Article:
“You are not talking about dozens a month, but one or two a month, but it still employs half a dozen people plus ancillary staff, plus avionics.
“If you look at the Expression of Interest that was done this year, there were 137, I believe, solid expressions of interest, and I believe there have been 34-35 memorandum of understandings, (as verified in Council documents made public) providing it gets the go ahead, from businesses wishing to relocate to the Central Coast,” he said.
“My major concern is the vote that was passed at the Council meeting, which does not show complete transparency for the process, which in my view is important enough, and must be released for the constituents, ratepayers and residents of the Central Coast to view and make up their mind,” Mr Codrington said.
“The airport is not the plaything of the Councillors, it is not the Councillors’ airport, it is actually owned by the residents of the Central Coast,” he said.
“You own the land at the moment, the land the aero club sits on is owned by the aero club, but the rest of the land, including the runway and surrounding area, is owned by the Council.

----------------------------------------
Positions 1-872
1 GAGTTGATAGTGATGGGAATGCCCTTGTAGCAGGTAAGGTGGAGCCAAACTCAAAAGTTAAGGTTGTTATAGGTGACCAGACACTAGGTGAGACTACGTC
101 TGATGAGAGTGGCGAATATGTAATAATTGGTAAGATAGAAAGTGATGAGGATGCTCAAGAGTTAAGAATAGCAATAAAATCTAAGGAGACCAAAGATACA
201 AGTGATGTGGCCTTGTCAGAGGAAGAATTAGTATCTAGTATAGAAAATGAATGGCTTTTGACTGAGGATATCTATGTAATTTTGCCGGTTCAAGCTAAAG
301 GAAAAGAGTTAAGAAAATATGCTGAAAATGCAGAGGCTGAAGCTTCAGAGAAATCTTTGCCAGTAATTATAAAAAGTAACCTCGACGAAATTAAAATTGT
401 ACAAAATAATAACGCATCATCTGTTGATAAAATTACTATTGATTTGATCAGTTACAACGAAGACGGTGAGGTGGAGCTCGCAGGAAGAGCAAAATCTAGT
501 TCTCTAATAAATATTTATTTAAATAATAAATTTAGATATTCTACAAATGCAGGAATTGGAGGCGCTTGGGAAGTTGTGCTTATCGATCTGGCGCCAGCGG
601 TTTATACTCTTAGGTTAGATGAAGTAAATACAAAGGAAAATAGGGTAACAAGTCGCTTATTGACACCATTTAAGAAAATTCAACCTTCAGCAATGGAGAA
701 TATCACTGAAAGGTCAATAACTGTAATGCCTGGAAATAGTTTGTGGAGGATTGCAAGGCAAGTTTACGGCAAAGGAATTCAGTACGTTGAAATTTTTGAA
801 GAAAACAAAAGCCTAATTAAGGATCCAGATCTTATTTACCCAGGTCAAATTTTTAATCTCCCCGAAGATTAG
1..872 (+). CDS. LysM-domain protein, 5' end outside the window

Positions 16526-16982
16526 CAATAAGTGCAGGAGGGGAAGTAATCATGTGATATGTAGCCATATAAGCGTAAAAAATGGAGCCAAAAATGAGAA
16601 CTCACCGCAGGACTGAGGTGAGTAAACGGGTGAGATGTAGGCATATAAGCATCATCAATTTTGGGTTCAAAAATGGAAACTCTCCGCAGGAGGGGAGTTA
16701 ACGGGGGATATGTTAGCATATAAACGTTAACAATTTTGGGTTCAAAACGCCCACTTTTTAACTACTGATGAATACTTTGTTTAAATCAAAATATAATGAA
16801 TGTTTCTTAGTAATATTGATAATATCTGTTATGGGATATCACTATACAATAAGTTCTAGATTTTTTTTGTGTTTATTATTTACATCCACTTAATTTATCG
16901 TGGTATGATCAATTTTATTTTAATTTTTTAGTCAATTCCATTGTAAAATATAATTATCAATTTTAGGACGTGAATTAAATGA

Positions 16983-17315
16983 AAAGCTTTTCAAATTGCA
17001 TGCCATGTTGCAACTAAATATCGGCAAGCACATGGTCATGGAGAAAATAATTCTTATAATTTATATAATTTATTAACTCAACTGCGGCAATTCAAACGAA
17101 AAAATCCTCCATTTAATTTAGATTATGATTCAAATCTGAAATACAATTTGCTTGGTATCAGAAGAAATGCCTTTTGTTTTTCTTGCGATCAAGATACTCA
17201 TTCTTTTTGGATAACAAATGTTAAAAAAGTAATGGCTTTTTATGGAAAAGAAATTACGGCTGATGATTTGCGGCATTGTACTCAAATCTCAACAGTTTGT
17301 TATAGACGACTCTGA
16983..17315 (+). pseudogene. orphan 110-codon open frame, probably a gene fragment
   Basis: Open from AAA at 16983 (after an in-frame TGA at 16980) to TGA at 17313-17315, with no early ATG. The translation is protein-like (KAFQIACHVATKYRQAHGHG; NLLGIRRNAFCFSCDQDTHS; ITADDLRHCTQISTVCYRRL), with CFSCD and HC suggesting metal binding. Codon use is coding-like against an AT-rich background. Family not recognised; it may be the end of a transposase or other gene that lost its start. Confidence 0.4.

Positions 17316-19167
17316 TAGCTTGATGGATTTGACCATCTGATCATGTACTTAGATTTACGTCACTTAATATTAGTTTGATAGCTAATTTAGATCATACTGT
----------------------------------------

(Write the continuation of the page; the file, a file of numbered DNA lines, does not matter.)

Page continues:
“The aero club pays a lease, the new amphibious repair and restoration business coming in will obviously pay lease fees.
“There are landing fees on any itinerant aircraft that use the facility, except if they are emergency services.
“We even had a fire spotting aircraft from NPWS land there last weekend, while they were doing a mission west of the Central Coast, fire spotting, so it is quite a busy little hub now.
“The aero club itself has done a magnificent job of creating interest in the facilities.
“Its membership base has grown.
“Its training facilities have improved immeasurably, including its aircraft maintenance facility, which has increased its revenue sizeably in the last 12 to 18 months.
“There has been a lot more interest created in the facility now that Badgery’s Creek has been announced.
“The reason being, the air space that Badgery’s Creek takes up, decimates the training area that Bankstown has access to.”
Mr Codrington said Bankstrown’s designated area for pilot training extended west of Bankstown to Prospect Reservoir, out to Penrith, but the commissioning of Sydney’s second airport at Badgery’s Creek would take that airspace away from Bankstown.
“So training schools that they have on the site of Bankstown, will have nowhere to go for their training exercises, or they will spend half an hour to get somewhere, and a half an hour to get back, so students will spend one hour cost of flying time without being able to do any training.